It seems that the New Deal so fascinates researchers because it was an era of profound crisis. A crisis, to paraphrase Gramsci, consists precisely in the fact that the old is dying and the new is yet to be born. "In this interregnum," he wrote, "a great variety of morbid symptoms appears." It is in such times that what usually remains hidden under the calm waters of what is taken for granted is exposed. Established truths, accepted dogmas, and unavoidable arrangements lose their objective character and are recontextualized, revealing the relations of domination, cooperation, inequality, privilege, suspicion, and trust that underlie them. It is in such times that old alliances break apart and new coalitions are formed and that society's most basic discursive and nondiscursive formations are formulated and experienced with exceptional clarity. Above all, a crisis is a suspended moment in which everything seems possible. New definitions of the situation may be born, new terms with which to negotiate the unstable flux that sociologists term the "social order" are introduced, and new possibilities of action, however contained within existing patterns, condition old institutions and allow one to imagine uncharted seas. A crisis, then, is when old certainties have to be defended and uncertainties knock on the door of established structures. It is the necessity to deal with uncertainty, to manage it, so to speak, that interests me in this book.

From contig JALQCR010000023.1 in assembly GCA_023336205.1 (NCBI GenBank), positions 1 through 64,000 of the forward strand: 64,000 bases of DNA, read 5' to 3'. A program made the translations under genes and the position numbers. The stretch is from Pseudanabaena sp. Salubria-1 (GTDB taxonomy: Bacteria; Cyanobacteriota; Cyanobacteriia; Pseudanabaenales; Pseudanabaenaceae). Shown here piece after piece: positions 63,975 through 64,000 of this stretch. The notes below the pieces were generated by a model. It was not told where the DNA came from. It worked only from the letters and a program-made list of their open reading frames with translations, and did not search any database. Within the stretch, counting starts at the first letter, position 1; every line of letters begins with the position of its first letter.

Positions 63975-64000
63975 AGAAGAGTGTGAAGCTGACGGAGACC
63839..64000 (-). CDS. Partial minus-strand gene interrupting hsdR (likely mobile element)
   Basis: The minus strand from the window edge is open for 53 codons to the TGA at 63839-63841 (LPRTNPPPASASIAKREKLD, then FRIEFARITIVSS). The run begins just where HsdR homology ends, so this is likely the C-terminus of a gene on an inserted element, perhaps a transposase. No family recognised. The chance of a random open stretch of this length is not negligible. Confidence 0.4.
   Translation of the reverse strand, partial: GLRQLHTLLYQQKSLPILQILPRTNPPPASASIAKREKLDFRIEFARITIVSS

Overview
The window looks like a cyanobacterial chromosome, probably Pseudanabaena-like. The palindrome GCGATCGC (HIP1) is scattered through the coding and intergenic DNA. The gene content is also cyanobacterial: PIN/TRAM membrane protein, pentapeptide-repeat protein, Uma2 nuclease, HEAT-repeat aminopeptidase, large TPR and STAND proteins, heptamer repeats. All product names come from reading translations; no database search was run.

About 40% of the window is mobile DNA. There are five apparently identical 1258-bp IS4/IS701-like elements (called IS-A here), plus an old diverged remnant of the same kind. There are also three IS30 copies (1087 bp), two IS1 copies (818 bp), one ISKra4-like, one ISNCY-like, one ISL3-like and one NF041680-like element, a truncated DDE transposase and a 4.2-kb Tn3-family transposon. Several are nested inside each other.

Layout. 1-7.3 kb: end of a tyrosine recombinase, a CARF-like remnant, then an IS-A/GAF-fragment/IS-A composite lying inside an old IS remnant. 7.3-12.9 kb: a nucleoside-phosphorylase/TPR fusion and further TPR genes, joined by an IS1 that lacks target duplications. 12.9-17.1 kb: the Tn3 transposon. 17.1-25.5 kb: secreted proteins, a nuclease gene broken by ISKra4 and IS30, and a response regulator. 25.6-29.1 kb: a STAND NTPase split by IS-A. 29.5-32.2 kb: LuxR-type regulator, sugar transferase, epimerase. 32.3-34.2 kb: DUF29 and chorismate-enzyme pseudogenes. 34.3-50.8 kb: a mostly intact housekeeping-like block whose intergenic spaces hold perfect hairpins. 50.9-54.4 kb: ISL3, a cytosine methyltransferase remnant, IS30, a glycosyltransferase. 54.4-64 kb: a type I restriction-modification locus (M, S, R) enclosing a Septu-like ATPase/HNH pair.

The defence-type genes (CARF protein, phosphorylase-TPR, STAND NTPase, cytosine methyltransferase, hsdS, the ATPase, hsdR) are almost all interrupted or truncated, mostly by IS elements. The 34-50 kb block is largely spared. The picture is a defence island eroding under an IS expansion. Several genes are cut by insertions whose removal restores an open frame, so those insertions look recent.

My intention in this book is neither to explain the New Deal nor to attempt any comprehensive account of it. I treat the New Deal as a process whose various aspects were shaped and negotiated on many sites. The whole, from the perspective I offer here, is an indeterminate aggregation of activities, projects, local struggles, and processes that take place in various, not necessarily coordinated, arenas. Accordingly, I focus on one particular site in which the New Deal was shaped, manipulated, debated, and conceptualized, and in this particular site, I mainly concentrate on one particular group. Insofar as the New Deal represented a quantum leap in involvement of the national government in the economy, this was largely accomplished by invoking a novel discourse on law and within law. In this respect, the New York Times adequately captured the mood of the times when it described the New Deal as an era in which Americans discussed the Constitution around the breakfast table. Law, to put it somewhat more concretely, was a primary medium through which the federal government constituted new arrangements and operationalized its economic and social programs. In the New Deal, as Guido Calabresi aptly puts it, the United States became a "nation governed by written laws." For Americans, the growing emphasis on the merits of intensive legislation at the national level as a form of social and economic planning collided with old judicial traditions and with what seemed to be fundamental constitutional maxims. It is the debates around and within the juridical arena that I discuss in this book.